Roche, P., Debelle, F., Maillet, F., Lerouge, P., Faucher, C., Truchet, G., et al. (1991). Molecular basis of symbiotic host specificity in Rhizobium meliloti: nodH and nodPQ genes encode the sulfation of lipo-oligosaccharide signals. Cell 67, 1131–1143. doi: 10.1016/0092-8674(91)90290-F
Rodríguez-Carvajal, M. A., Rodrigues, J. A., Soria-Díaz, M. E., Tejero-Mateo, P., Buendía-Clavería, A., Gutiérrez, R., et al. (2005). Structural analysis of the capsular polysaccharide from Sinorhizobium fredii HWG35. Biomacromolecules 6, 1448–1456. doi: 10.1021/bm049264u
Rodríguez-Carvajal, M. A., Tejeromateo, P., Espartero, J. L., Ruizsainz, J. E., Buendíaclavería, A. M., Ollero, F. J., et al. (2001). Determination of the chemical structure of the capsular polysaccharide of strain B33, a fast-growing soya bean nodulating bacterium isolated from an arid region of China. Biochem. J. 357, 505–511. doi: 10.1042/0264-6021:3570505
Rodriguez-Navarro, D. N., Rodriguez-Carvajal, M. A., Acosta-Jurado, S., Soto, M. J., Margaret, I., Crespo-Rivas, J. C., et al. (2014). Structure and biological roles of Sinorhizobium fredii HH103 exopolysaccharide. PLoS ONE 9:e115391. doi: 10.1371/journal.pone.0115391
Sanjuan, J., Carlson, R. W., Bhat, U. R., Spaink, H., Vanbrussel, T., Stokkerman, T., et al. (1993). Bradyrhizobium japonicum strains produce multiple 2-O-methylfucose-containing lipo-oligosaccharide nodulation signals. Curr. Plant Sci. Biotech. Agri. 17, 177–182. doi: 10.1007/978-94-017-2416-621
Sanjuan, J., Carlson, R. W., Spaink, H. P., Bhat, U. R., Barbour, W. M., Glushka, J., et al. (1992). A 2-O-methylfucose moiety is present in the lipo-oligosaccharide nodulation signal of Bradyrhizobium japonicum. Proc. Natl. Acad. Sci. U.S.A. 89, 8789–8793. doi: 10.1073/pnas.89.18.8789
Schmeisser, C., Liesegang, H., Krysciak, D., Bakkou, N., Quere, A. L., Wollherr, A., et al. (2009). Rhizobium sp. strain NGR234 possesses a remarkable number of secretion systems. Appl. Environ. Microbiol. 75, 4035–4045. doi: 10.1128/AEM.00515-09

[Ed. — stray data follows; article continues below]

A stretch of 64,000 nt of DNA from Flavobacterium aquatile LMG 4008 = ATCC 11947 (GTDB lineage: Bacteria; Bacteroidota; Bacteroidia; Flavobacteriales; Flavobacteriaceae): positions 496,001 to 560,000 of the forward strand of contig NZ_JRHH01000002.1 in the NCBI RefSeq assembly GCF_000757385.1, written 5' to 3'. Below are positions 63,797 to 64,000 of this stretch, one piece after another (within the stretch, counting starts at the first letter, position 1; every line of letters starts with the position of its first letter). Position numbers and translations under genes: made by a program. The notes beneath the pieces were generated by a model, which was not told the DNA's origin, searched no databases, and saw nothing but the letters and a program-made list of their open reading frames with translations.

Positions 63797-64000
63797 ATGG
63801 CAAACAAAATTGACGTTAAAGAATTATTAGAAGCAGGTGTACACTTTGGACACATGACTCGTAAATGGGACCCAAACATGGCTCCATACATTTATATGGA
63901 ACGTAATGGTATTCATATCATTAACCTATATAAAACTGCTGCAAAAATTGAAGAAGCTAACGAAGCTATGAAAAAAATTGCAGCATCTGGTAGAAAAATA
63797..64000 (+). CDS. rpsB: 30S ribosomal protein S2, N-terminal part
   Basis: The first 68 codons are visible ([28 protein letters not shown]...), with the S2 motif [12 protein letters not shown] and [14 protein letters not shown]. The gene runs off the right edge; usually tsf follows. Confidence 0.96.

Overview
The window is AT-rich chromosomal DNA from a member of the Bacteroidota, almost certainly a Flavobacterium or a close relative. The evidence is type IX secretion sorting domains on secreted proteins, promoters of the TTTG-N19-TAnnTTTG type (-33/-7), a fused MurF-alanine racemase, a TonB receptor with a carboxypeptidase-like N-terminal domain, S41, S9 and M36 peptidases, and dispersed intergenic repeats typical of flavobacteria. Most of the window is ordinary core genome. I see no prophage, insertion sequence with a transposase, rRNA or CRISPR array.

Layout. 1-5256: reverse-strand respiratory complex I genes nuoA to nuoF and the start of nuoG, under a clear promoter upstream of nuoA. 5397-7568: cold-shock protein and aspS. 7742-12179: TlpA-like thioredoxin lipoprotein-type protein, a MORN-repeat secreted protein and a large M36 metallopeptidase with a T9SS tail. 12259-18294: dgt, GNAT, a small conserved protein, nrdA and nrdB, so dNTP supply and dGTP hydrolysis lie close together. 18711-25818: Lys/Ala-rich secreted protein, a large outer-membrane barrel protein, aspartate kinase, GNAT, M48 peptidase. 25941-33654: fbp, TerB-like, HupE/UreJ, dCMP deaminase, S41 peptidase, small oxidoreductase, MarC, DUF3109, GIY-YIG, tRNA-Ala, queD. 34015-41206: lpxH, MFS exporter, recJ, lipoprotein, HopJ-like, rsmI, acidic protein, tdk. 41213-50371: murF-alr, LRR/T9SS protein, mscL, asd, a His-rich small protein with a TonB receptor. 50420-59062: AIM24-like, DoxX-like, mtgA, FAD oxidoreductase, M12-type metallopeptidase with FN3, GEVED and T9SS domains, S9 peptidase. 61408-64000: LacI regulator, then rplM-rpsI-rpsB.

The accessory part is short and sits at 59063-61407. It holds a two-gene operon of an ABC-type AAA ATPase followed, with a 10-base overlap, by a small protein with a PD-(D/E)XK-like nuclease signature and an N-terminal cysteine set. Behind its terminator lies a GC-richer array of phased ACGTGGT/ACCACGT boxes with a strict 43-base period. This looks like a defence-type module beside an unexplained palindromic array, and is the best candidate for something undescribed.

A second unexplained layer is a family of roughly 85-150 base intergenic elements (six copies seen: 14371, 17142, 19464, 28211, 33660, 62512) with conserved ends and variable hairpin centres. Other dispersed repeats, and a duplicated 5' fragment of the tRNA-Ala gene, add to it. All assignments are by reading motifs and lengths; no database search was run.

Skorupska, A., Janczarek, M., Marczak, M., Mazur, A., and Krol, J. (2006). Rhizobial exopolysaccharides: genetic control and symbiotic functions. Microb. Cell Fact. 5, 1–19. doi: 10.1186/1475-2859-5-7
Tamura, K., Peterson, D., Peterson, N., Stecher, G., Nei, M., and Kumar, S. (2011). MEGA5: Molecular evolutionary genetics analysis using maximum likelihood, evolutionary distance, and maximum parsimony methods. Mol. Biol. Evol. 28, 2731–2739. doi: 10.1093/molbev/msr121
Tian, C. F., Zhou, Y. J., Zhang, Y. M., Li, Q. Q., Zhang, Y. Z., Li, D. F., et al. (2012). Comparative genomics of rhizobia nodulating soybean suggests extensive recruitment of lineage-specific genes in adaptations. Proc. Natl. Acad. Sci. U.S.A. 109, 8629–8634. doi: 10.1073/pnas.1120436109
Vinardell, J. M., Acosta-Jurado, S., Zehner, S., Gottfert, M., Becker, A., Baena, I., et al. (2015). The Sinorhizobium fredii HH103 genome: a comparative analysis with S. fredii strains differing in their symbiotic behavior with soybean. Mol. Plant Microbe Interact. 28, 811–824. doi: 10.1094/MPMI-12-14-0397-FI
Zhan, H. J., Lee, C. C., and Leigh, J. A. (1991). Induction of the second exopolysaccharide (EPSb) in Rhizobium meliloti Su47 by low phosphate concentrations. J. Bacteriol. 173, 7391–7394. doi: 10.1128/jb.173.22.7391-7394.1991
Zhang, Y. M., Li, Y. Jr., Chen, W. F., Wang, E. T., Tian, C. F., Li, Q. Q., et al. (2011). Biodiversity and biogeography of rhizobia associated with soybean plants grown in the North China Plain. Appl. Environ. Microbiol 77, 6331–6342. doi: 10.1128/AEM.00542-11
Keywords: exopolysaccharide, mass spectrometry, Nod factors, Sinorhizobium, soybean
Citation: Wang D, Couderc F, Tian CF, Gu W, Liu LX and Poinsot V (2018) Conserved Composition of Nod Factors and Exopolysaccharides Produced by Different Phylogenetic Lineage Sinorhizobium Strains Nodulating Soybean. Front. Microbiol. 9:2852. doi: 10.3389/fmicb.2018.02852
Received: 23 August 2018; Accepted: 06 November 2018;
Published: 26 November 2018.
Edited by:Christian Sohlenkamp, Universidad Nacional Autónoma de México, Mexico
Reviewed by:Daniela Medeot, National University of Río Cuarto, Argentina
Jose María Vinardell, Universidad de Sevilla, Spain
Copyright © 2018 Wang, Couderc, Tian, Gu, Liu and Poinsot. This is an open-access article distributed under the terms of the Creative Commons Attribution License (CC BY). The use, distribution or reproduction in other forums is permitted, provided the original author(s) and the copyright owner(s) are credited and that the original publication in this journal is cited, in accordance with accepted academic practice. No use, distribution or reproduction is permitted which does not comply with these terms.
*Correspondence: Verena Poinsot, firstname.lastname@example.org